let a = 1;

Instead of accessing the a from outside the block, the second console.log fails.

The window object becomes incredibly clogged with properties. It is strongly advised that you do not contribute to the clutter whenever feasible. Instead, put all of your symbols into a small package and only export one symbol to the window object. (I don’t export any symbols to the window object very often.) You can use a function to encapsulate all of your code and symbols, and that function can be anonymous if you prefer:

(function() {
    var a = 0; // `a` is NOT a property of `window` now

    function foo() {
        alert(a);   // Alerts "0", because `foo` can access `a`

In such case, we define a function and have it run immediately (note the () at the end).

A scoping function is a function that is utilized in this fashion. Because they’re closures over the data, functions written within the scoping function can access variables specified in the scoping function (see: Closures are not complicated on my anemic little blog).

Answered by T.J. Crowder

Solution #2

Simplicity is key:

a = 0

The code above creates a variable with a global scope.

var a = 0;

This code will provide you a variable to use in the current scope, as well as a variable to use under it.

window.a = 0;

In most cases, this is the same as the global variable.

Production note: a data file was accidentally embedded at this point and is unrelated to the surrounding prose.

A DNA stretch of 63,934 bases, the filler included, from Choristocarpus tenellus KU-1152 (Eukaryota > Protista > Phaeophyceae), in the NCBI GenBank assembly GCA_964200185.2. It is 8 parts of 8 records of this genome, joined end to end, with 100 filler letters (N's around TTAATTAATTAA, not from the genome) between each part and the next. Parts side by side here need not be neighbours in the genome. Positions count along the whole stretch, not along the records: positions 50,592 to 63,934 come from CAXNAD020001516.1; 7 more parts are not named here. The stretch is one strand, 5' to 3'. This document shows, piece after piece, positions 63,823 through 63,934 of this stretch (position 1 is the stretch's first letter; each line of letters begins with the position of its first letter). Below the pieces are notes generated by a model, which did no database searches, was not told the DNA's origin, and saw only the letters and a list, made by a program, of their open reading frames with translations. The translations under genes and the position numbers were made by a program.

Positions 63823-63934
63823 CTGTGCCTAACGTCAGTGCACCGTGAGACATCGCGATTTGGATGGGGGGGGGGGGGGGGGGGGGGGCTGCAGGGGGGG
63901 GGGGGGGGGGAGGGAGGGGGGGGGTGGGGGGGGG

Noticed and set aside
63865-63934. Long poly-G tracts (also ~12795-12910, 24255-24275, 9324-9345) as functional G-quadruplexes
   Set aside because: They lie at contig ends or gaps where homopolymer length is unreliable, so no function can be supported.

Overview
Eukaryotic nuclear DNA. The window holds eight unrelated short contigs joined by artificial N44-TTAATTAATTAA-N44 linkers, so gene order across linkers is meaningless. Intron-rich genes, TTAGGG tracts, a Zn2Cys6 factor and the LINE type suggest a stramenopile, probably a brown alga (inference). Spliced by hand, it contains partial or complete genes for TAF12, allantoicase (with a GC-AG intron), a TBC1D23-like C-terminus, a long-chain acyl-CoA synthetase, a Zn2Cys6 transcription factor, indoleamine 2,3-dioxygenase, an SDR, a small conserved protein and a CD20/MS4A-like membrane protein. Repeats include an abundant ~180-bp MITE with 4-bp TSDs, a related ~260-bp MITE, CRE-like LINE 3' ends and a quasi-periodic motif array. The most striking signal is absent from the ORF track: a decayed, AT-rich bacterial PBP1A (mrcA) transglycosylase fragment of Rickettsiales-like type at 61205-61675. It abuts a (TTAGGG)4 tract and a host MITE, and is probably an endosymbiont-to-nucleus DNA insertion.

Answered by Umair Jabbar

Solution #3

    var varDeclaration = true;
    noVarDeclaration = true;
    window.hungOnWindow = true;
    document.hungOnDocument = true;
<script src="external.js"></script>

/* external.js */ == true); // could be .log, alert etc
// returns false in IE8 == true); // could be .log, alert etc
// returns false in IE8 == true); // could be .log, alert etc
// returns true in IE8 == true); // could be .log, alert etc
// returns ??? in IE8 (untested!)  *I personally find this more clugy than hanging off window obj

Is there a global object that all variables are automatically hanged off of? ‘globals.noVar declaration,’ for example.

Answered by Cody

Solution #4

Bassed on the excellent answer of T.J. Crowder: (Off-topic: Avoid cluttering window)

Here’s an illustration of his concept:


<!DOCTYPE html>
    <script type="text/javascript" src="init.js"></script>
    <script type="text/javascript">
      MYLIBRARY.init(["firstValue", 2, "thirdValue"]);
    <script src="script.js"></script>

    <h1>Hello !</h1>

init.js is a script that starts a program (Based on this answer)

var MYLIBRARY = MYLIBRARY || (function(){
    var _args = {}; // private

    return {
        init : function(Args) {
            _args = Args;
            // some other initialising
        helloWorld : function(i) {
            return _args[i];


// Here you can use the values defined in the html as if it were a global variable
var a = "Hello World " + MYLIBRARY.helloWorld(2);


Here’s the link to the plnkr. I hope that was of assistance!

Answered by robe007

Solution #5

There is no semantic difference in the global context.

However, because you’re putting a value to an undefined variable, you should avoid using a=0.

Also, utilize closures to avoid changing the global scope.

(function() {
   // do stuff locally

   // Hoist something to global scope
   window.someGlobal = someLocal

When it’s absolutely necessary, use closures and hoist to global scope. For the most part, you should be using asynchronous event handling anyhow.

There is an IE problem with var a = foo only declaring a global for file scope, as @AvianMoncellor mentioned. This is a problem with Internet Explorer’s notoriously faulty translator. This bug seems familiar, thus it’s most likely real.

So keep your eyes on the window. someLocalpointer = globalName

Answered by Raynos